Mark 4:19 categorizes the cares of this world, and the deceitfulness of riches, and the lusts of other things as being things that will choke the word as if it was sown among thorns. Verse 18. He goes on in chapter 10 to tell of a rich young man who wanted to follow Jesus. How much better he would have been if someone had just gave him the benediction, I Pray You Enough! He found Jesus’ injunction, one thing thou lackest, to be more than he could accommodate and he went away grieved for he had great possessions. Verse 22.
Mark tells us in verse 21 that Jesus beholding him loved him. As the young man walked away`; grieved because he could not obey what Jesus had commanded him to do, …Jesus looked round about and saith unto his disciples, How hardly shall they that have riches enter into the kingdom of God. And the disciples were astonished at his words. But Jesus answereth again, and saith unto them, Children, how hard is it for them that trust in riches enter into the kingdom of God! It is not possessing riches that will send a man to hell but it is trusting in riches that will send you to hell! Jesus gives a more poignant clarification in His address to his disciples in Luke 12:16-21. He told of a ‘fool’ who, because he had had a bumper crop, was going to pull down his barns and build greater barns, not knowing that that very evening, the death angel was coming to take him out of this world. The problem was not necessarily the bountiful crop that his servants harvested, but it was his lack of a relationship with God that caused his downfall. Luke 12:21; So is he that layeth up treasure for himself, and is not rich toward God. How much better it would have been if he had had one true friend who would have blessed him with this simple prayer: I pray you enough!
Neither Poverty Nor Riches
Let your conversation be without covetousness; and be content with such things as ye have: for he hath said, I will never leave thee, nor forsake thee. Hebrews 13:5. I do not believe that God wants us to live without hopes and aspirations; without dreams and desires for better things. None of us want our children and grandchildren to have less than what we have after a lifetime of work and toil. We want them to do better, to have more, to make more money than we did. But not at the expense of their souls. Gain is not godliness; godliness with contentment is great gain. Notice that the word godliness is spelled with a small ‘g’. Godliness is the act of living a devoted life. It the ongoing process of obedience to and love for God.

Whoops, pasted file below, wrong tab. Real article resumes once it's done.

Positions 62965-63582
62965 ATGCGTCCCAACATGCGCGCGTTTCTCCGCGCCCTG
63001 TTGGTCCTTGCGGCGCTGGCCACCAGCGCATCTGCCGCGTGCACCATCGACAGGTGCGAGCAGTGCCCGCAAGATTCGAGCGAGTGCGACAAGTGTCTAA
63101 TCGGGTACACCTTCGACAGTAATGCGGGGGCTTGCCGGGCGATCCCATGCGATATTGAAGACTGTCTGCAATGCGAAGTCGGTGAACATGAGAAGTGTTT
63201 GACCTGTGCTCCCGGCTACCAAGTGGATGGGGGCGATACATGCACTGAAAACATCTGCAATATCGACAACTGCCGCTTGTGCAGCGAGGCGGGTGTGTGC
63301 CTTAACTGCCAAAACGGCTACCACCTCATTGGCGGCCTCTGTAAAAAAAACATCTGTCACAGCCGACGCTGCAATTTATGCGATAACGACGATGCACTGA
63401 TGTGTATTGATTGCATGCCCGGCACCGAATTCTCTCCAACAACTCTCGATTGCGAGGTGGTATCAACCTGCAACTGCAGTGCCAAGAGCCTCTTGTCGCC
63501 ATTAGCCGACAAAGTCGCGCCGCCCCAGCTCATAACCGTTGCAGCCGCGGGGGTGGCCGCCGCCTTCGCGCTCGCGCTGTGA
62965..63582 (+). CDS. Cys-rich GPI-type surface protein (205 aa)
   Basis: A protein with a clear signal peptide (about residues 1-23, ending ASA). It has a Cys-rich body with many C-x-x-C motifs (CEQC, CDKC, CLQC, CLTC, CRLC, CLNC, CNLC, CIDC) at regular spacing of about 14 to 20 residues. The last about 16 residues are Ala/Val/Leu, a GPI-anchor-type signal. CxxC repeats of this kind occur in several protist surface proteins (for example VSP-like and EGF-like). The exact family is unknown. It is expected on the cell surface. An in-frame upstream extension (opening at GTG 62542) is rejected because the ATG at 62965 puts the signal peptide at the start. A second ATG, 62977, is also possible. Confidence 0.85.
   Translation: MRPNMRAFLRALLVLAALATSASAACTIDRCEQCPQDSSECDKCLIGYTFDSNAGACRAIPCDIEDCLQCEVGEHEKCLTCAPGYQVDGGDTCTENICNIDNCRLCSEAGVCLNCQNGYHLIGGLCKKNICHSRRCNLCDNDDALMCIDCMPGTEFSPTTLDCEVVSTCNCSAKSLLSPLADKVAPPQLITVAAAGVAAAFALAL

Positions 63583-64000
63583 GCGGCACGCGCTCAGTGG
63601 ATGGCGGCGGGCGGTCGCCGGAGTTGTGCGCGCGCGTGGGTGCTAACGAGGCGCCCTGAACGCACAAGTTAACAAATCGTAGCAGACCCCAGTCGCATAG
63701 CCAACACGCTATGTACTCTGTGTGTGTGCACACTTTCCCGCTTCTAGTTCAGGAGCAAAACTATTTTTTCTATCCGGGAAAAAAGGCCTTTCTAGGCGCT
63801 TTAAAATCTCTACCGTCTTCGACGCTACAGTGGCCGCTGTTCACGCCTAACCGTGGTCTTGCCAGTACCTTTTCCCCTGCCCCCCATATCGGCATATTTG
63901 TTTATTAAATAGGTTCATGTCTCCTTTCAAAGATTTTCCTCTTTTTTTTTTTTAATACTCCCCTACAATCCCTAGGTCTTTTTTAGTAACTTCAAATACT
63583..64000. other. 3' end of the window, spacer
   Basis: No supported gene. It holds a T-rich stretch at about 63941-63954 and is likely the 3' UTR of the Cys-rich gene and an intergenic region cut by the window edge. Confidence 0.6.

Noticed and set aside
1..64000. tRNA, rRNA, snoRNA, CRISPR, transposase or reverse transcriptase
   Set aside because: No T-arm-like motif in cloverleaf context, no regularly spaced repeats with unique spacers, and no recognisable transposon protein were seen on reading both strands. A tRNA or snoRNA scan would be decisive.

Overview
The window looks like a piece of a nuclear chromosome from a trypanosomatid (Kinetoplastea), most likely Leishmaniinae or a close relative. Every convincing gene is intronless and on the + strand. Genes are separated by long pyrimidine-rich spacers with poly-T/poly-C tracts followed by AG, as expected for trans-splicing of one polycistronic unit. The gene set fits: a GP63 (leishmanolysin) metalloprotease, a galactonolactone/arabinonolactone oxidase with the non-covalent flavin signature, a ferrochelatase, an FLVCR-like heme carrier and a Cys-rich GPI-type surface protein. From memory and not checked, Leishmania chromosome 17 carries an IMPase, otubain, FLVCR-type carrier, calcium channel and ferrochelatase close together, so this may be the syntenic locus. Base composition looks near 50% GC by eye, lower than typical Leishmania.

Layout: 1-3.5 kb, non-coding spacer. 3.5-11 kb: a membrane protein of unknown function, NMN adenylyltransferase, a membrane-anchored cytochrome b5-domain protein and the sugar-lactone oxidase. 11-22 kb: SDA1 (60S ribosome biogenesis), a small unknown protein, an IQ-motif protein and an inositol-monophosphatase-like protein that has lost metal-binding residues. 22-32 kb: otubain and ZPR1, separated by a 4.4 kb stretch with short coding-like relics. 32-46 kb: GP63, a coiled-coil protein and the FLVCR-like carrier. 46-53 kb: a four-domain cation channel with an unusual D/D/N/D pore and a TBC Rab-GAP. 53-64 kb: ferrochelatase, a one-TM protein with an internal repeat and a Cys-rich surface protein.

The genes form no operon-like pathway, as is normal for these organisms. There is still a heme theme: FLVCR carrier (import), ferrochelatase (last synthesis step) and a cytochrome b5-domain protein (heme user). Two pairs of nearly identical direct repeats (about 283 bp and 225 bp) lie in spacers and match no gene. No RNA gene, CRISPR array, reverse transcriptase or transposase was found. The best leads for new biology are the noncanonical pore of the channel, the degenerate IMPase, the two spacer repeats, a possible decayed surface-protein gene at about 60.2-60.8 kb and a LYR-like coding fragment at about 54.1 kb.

It is He who supplied everything that we have. But my God shall supply all your need according to his riches in glory by Christ Jesus. Philippians 4:19. But with every blessing there is a corresponding responsibility. Jesus told his disciples in Matthew 26:11; For ye have the poor always with you. (Perhaps you should be more careful what you say the next time you see that homeless person standing on a street corner holding a sign that says, “Will work for food.”) Poverty is a Biblical reality. But to those who have been blessed with more of the material things of this world, take heed to the charge that Paul gave to Timothy in 1 Timothy 6:17-10. Charge them that are rich in this world, that they be not high-minded, nor trust in uncertain riches, but in the living God, who giveth us richly all things to enjoy; 18That they do good, that they be rich in good works, ready to distribute, willing to communicate; 19Laying up in store for themselves a good foundation against the time to come, that they may lay hold on eternal life. Paul is clear in his teaching that God gives to us richly all things to enjoy but with that blessing one has to do good and to be ready to distribute to those who have less than you have. It is teaching here that by doing good to others, we are laying our own foundation and we will be able to lay hold on eternal life.
Romans 15:26 teaches us that there were poor saints in Jerusalem. This would have been toward the end of Paul’s ministry. He knew both how to abound and to be abased. Consequently, our condition of riches or poverty is not necessarily based on how much money we have. While we put the emphasis on the word, poor, God puts the emphasis on the word, saints. That is more that enough.
I Pray You Enough.
The above article, “I Pray You Enough,” is written by Henry Mobley. The article was excerpted from Apostolic Standard magazine.
The material is copyrighted and should not be reprinted under any other name or author. However, this material may be freely used for personal study or research purposes.